Studying the Swallow using Surface Electroencephalography: A Systematic Review
Background: Swallowing is an important function for life sustenance but our understanding of its neural organization in the human cortex is not yet fully explored. Electroencephalography is a functional neuroimaging modality that already has and could further contribute to that direction. In this review, we have sought to gather and present findings from studies that used the EEG on healthy individuals for the investigation of the cortical mechanisms that moderate deglutition.
Methods and Materials: Four databases were searched for studies that used the EEG as their main research modality on healthy individuals and administered various stimuli for them to swallow. The risk of bias assessment of the studies was conducted using the NIH rating scale for observational studies.
Results: Our search yielded 393 studies in total and nine of them were included in the final discussion. The risk of bias assessment showed good quality of the studies. The nine studies were presented in a table following an adapted PICOS outline depicting the population, the comparisons, the means of measurement and the outcomes.
Conclusions: Researchers studied the morphology of the signal before, during and after the swallow and its discrepancies in frequency in relation to stimuli alterations. Discrepancies in methodology and concordance with previous research are discussed.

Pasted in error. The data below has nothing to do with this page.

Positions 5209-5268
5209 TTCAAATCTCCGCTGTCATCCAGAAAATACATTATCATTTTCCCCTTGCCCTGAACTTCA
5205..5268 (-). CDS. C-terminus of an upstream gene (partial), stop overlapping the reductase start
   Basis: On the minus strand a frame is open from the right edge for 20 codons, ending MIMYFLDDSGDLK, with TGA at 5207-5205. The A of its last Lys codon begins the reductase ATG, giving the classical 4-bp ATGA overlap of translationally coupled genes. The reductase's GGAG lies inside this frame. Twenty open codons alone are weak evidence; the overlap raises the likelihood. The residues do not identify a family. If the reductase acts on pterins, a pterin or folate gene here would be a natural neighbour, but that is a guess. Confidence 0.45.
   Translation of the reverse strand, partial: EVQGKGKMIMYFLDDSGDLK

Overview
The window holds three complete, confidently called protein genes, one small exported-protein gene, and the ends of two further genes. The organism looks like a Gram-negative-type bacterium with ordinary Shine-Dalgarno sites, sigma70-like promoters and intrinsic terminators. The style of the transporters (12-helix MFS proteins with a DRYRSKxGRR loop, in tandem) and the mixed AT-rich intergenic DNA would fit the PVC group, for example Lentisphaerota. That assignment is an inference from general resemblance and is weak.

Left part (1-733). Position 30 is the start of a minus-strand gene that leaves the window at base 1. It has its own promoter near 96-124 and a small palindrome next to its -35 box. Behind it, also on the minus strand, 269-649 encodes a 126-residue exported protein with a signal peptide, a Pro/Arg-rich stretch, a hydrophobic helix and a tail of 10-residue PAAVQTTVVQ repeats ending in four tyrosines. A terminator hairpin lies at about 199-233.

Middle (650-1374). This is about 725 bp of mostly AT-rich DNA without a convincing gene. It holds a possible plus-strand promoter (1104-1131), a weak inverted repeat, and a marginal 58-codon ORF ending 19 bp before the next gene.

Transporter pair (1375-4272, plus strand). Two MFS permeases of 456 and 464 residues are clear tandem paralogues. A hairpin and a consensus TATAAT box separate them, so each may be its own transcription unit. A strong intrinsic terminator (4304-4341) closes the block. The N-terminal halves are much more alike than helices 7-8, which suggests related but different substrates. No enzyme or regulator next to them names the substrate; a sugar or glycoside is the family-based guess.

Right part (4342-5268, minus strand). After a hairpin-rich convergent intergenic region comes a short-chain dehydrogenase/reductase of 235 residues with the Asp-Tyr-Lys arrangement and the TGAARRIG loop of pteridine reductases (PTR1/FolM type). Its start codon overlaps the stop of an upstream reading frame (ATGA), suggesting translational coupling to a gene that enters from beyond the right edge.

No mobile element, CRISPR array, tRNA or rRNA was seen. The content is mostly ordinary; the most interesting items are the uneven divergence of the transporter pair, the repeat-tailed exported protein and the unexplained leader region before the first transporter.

- How to Cite
Alexandropoulou, A., Magkouti, E., Despoti, A., Leventakis, N., & Nanas, S. (2023). Studying the Swallow using Surface Electroencephalography: A Systematic Review. Health & Research Journal, 9(2), 104–114. https://doi.org/10.12681/healthresj.33617
- Systemic Review
The journal "Health and Research Journal" reserves the rights for copyright of the content of the website and also the copyright of the articles published.
By virtue of their appearance in this journal, the articles are free to be used for non-commercial purposes. However, the articles cannot and must not be used in anyway, published elsewhere or modified without any reference to the author and the first publication of the article.